It depends on whether Chase Utley can come back -- it seems now that he will, although Phillies people say Utley's condition seems to vary by the day -- and more than that it depends on whether Utley can hit as he did pre-injury.

"Utley's hit 33 home runs before," Manuel said. "He hits 25-30 home runs [in a regular year]."

That would be huge, because as Manuel said, "We've got some guys who hit 10-15 home runs. I don't know if we have anyone [besides Howard] who hits 25-30."

There are other ways to win, and despite their lack of power, the Phillies went into Wednesday's afternoon game against the Brewers with the second-best record in the National League, at 10-6.

The rotation of aces has pitched pretty much as expected, and will almost certainly keep the Phillies in contention -- at the very least -- until they figure out their offense.

"I think the Dodgers [of the 1960s] used to prove you can win with pitching and defense," Manuel said. "But Maury Wills stole 85 bases a year."

Jimmy Rollins used to steal 40-plus bases for the Phillies. But there are questions about whether Rollins can be that player anymore and, in any case, Manuel now has Rollins batting third, where he has fewer base-stealing opportunities.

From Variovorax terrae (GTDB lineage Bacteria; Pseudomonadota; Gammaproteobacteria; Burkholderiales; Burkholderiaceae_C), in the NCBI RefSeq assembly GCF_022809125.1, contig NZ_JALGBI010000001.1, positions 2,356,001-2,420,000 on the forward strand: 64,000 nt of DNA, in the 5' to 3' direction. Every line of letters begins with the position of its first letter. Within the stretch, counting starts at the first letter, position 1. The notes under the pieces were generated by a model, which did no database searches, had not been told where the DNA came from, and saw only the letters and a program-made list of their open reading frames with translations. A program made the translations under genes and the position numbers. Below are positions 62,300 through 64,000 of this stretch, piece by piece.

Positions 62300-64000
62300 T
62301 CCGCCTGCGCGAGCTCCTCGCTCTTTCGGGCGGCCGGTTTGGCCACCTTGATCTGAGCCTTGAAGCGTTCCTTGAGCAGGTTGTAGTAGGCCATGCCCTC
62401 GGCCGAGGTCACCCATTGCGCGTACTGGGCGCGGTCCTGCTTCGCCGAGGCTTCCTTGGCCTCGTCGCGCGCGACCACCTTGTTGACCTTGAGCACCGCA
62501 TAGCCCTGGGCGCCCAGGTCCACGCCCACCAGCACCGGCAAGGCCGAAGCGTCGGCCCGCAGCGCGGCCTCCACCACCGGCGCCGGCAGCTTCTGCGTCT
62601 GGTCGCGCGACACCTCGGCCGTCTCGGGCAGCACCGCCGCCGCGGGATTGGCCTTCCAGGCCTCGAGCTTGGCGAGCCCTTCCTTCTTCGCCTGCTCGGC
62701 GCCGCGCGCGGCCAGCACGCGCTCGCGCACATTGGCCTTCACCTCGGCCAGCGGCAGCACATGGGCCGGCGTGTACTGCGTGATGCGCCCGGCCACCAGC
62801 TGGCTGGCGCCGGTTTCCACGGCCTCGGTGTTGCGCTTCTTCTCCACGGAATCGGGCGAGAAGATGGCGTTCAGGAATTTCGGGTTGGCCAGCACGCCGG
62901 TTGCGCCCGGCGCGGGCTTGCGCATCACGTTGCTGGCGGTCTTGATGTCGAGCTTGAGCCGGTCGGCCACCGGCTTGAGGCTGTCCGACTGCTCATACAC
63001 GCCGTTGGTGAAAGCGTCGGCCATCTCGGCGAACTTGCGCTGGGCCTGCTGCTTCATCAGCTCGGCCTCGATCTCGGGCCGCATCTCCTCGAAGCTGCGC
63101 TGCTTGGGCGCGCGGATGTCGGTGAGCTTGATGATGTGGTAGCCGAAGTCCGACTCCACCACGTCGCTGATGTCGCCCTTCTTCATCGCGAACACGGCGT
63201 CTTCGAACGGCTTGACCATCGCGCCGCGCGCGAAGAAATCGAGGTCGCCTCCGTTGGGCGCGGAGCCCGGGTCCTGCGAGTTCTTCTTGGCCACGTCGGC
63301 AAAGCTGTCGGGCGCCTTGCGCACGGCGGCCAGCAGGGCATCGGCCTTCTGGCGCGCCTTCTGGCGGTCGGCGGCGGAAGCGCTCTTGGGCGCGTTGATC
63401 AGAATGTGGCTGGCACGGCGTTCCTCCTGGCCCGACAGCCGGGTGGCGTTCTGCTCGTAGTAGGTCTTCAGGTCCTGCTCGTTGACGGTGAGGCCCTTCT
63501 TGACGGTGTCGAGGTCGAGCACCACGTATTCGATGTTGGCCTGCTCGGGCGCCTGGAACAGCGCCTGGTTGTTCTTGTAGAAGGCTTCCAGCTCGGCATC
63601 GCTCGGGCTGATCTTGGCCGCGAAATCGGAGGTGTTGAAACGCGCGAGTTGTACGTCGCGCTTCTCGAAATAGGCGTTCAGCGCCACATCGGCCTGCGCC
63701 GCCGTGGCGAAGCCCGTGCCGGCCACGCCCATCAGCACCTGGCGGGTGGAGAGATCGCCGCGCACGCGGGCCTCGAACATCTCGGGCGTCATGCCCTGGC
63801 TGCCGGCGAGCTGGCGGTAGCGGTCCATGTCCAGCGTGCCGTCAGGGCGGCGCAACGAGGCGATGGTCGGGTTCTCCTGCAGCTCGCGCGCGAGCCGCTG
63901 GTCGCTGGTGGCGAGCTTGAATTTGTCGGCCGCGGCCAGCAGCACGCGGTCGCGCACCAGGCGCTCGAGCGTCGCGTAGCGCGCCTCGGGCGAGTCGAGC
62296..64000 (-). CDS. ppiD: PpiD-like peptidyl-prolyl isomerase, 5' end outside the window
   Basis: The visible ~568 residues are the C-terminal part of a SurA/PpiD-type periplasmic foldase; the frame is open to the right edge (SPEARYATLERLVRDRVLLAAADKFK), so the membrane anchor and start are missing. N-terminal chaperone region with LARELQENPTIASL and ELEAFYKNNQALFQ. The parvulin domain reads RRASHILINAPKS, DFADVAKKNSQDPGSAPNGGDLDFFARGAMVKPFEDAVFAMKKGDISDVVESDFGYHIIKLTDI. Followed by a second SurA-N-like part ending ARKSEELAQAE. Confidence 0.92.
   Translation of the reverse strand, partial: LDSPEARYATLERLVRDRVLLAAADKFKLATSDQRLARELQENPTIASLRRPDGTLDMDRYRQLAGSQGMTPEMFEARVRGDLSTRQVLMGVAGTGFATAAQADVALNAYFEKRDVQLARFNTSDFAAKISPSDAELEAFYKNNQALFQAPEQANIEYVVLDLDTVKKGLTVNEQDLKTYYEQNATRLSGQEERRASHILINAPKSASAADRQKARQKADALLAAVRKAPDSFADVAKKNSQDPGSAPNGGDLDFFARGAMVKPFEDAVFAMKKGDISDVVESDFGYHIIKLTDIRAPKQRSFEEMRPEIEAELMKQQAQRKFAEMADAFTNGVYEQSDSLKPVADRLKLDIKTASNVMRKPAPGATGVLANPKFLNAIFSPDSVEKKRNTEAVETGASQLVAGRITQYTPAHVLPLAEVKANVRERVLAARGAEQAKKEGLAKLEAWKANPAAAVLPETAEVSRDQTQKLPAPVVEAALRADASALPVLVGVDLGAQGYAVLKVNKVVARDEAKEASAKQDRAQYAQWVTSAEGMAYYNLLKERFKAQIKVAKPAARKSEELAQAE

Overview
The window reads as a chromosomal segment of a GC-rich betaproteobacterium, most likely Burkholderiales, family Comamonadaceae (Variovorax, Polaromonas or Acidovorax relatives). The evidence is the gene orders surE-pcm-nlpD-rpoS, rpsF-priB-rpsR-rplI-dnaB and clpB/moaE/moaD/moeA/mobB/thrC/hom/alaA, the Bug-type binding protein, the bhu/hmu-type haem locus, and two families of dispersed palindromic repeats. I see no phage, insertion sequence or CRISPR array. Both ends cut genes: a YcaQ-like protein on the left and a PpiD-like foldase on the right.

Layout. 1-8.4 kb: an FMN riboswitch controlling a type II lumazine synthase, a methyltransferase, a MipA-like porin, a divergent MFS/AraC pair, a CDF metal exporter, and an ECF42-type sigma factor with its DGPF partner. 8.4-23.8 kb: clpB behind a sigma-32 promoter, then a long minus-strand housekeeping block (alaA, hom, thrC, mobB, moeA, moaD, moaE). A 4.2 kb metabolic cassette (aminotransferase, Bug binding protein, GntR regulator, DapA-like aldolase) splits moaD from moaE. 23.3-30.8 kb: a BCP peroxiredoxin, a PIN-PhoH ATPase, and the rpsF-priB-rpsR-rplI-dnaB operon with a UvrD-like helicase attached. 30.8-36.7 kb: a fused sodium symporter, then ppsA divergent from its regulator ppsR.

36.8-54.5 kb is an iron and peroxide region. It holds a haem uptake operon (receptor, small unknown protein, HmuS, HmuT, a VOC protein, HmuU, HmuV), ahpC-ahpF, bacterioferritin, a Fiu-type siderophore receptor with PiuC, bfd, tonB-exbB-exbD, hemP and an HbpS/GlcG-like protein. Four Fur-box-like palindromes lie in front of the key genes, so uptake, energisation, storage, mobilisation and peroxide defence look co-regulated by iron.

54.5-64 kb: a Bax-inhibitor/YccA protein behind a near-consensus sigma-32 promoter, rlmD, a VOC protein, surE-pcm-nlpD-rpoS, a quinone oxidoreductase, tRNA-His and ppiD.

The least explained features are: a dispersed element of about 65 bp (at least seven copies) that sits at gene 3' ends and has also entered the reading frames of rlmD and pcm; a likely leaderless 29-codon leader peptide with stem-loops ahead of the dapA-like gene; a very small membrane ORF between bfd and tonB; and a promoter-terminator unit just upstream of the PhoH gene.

Does he need help? Do the Phillies need help?

We'll see.

Posted on: April 18, 2011 6:35 pm

Utley is running, and getting "antsy"

PHILADELPHIA -- The Phillies still won't even guess at when Chase Utley will return.

But at least it does feel like he will be back.

Part of the reason is that there's finally some visible progress. After two months where Utley mostly took batting practice and fielded ground balls while sitting on a stool, he has started running.

And, apparently, he's tired of not being able to play.

"I can tell he's definitely getting antsy," Phillies manager Charlie Manuel said Monday.

Imagine how he'd feel if the Phillies were the team that started off 2-10.

Instead, the Phils entered play Monday with a 10-4 record, good for first place in the National League East and second-best in the National League behind the Rockies. While Utley is, as usual, driven to come back, at least he doesn't feel that he needs to return fast to save his team.